Australia has established the National Recovery and Resilience Agency (Agency) – a stand-alone agency to provide national leadership and strategic coordination to reduce disaster risk, enhance resilience and ensure effective relief and recovery to all hazards.
The Agency is driven by the guiding principle, “locally led, locally understood, and locally implemented”, and works with local communities and state and territory governments on a range of key initiatives that support disaster risk reduction and recovery. The Agency’s locally-led approach is underpinned by a national network of Recovery Support Officers, who live and work in communities across Australia.
A National Emergency Declaration Act has been passed, enabling the Australian Government if required to declare a state of national emergency and quickly support state and territory governments in their response and recovery following a disaster.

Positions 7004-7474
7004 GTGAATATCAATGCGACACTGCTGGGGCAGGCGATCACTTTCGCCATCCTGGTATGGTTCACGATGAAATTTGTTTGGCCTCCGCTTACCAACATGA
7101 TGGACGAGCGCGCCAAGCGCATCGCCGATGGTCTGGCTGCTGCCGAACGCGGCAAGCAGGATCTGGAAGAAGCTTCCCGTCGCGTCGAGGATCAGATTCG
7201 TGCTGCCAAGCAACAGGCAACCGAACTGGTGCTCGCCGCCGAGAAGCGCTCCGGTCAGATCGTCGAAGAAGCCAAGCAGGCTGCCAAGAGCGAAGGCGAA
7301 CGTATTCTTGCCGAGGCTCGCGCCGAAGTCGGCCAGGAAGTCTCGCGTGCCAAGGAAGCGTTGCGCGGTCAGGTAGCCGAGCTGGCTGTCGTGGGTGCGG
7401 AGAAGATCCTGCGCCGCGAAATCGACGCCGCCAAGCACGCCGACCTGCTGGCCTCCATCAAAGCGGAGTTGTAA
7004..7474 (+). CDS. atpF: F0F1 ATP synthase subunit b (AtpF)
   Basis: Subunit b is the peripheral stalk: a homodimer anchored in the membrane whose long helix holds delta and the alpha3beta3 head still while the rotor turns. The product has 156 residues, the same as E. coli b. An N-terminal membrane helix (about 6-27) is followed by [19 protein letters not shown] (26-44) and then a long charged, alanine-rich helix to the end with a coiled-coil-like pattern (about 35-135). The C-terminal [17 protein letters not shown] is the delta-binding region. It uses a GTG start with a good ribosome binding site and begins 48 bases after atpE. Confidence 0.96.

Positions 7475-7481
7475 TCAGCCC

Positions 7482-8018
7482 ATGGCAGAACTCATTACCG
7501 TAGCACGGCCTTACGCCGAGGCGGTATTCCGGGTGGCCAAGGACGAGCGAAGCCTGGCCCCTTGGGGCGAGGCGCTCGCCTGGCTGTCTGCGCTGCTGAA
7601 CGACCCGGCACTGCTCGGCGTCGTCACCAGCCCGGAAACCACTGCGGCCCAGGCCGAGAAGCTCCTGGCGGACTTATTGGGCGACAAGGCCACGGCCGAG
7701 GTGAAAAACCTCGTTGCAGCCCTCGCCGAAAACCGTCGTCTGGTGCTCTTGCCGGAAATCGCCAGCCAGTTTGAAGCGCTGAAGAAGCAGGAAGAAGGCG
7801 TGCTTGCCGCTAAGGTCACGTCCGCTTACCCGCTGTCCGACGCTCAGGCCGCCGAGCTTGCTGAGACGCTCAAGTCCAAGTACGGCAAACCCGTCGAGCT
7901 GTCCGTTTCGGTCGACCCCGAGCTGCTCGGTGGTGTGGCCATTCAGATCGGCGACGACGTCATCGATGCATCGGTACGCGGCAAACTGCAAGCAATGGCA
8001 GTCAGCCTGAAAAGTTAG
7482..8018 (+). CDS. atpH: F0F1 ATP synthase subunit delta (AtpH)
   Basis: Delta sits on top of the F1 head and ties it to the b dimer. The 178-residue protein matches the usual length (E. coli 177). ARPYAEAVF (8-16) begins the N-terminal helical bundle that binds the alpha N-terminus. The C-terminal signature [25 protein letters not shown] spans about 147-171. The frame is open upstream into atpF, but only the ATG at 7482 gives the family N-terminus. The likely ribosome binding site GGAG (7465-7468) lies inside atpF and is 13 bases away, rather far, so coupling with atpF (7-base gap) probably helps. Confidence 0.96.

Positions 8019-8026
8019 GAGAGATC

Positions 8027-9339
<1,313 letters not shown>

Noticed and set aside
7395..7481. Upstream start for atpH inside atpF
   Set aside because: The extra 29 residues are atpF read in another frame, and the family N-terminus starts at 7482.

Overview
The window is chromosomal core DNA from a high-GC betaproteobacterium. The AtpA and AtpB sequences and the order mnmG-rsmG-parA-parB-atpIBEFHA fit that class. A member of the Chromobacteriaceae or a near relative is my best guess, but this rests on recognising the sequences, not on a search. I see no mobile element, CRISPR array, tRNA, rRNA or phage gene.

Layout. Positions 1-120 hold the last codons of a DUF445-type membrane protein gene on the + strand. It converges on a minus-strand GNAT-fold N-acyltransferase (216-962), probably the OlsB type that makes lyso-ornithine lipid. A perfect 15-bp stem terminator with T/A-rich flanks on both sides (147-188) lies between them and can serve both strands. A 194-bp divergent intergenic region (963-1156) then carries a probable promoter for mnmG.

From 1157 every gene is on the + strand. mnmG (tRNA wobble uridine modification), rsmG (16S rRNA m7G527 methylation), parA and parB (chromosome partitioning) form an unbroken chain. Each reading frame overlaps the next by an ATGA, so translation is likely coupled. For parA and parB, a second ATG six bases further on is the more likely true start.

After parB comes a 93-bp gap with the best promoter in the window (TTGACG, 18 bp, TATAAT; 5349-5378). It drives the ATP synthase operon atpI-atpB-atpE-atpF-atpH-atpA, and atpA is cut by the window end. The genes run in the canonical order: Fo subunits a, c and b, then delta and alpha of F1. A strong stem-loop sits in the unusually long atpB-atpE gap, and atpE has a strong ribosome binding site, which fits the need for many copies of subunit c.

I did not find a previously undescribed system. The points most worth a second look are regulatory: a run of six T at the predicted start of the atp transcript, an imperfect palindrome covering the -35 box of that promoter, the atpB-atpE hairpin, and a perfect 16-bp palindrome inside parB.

The Australian Climate Service has been established to support better decision-making, through improving climate and disaster risk and impact analysis, drawing together expertise of multi-disciplinary scientists and statisticians to provide comprehensive scientific, socioeconomic and demographic data.
The newly formed Natural Hazards Research Australia is also delivering a comprehensive, multi-disciplinary research program focused on natural hazard resilience and disaster risk reduction to support critical stakeholders prepare for, respond to and recover from disasters.
Nationally consistent emergency warnings now ensure communities know what to do, no matter where in the country they are.
Australia has increased the funding for targeted disaster risk reduction programs. The new Preparing Australia Program invests in the long-term resilience of communities by supporting risk mitigation and limiting the impact of future disasters. New investments are delivering critical flood mitigation infrastructure and also mitigating the impact of coastal and estuarine disasters on communities and economies.
Communities are being supported to ‘build back better’ with funding from the National Bushfire Recovery Fund and the jointly-funded Commonwealth-State/Territory Disaster Recovery Funding Arrangements Category D ‘betterment funds’.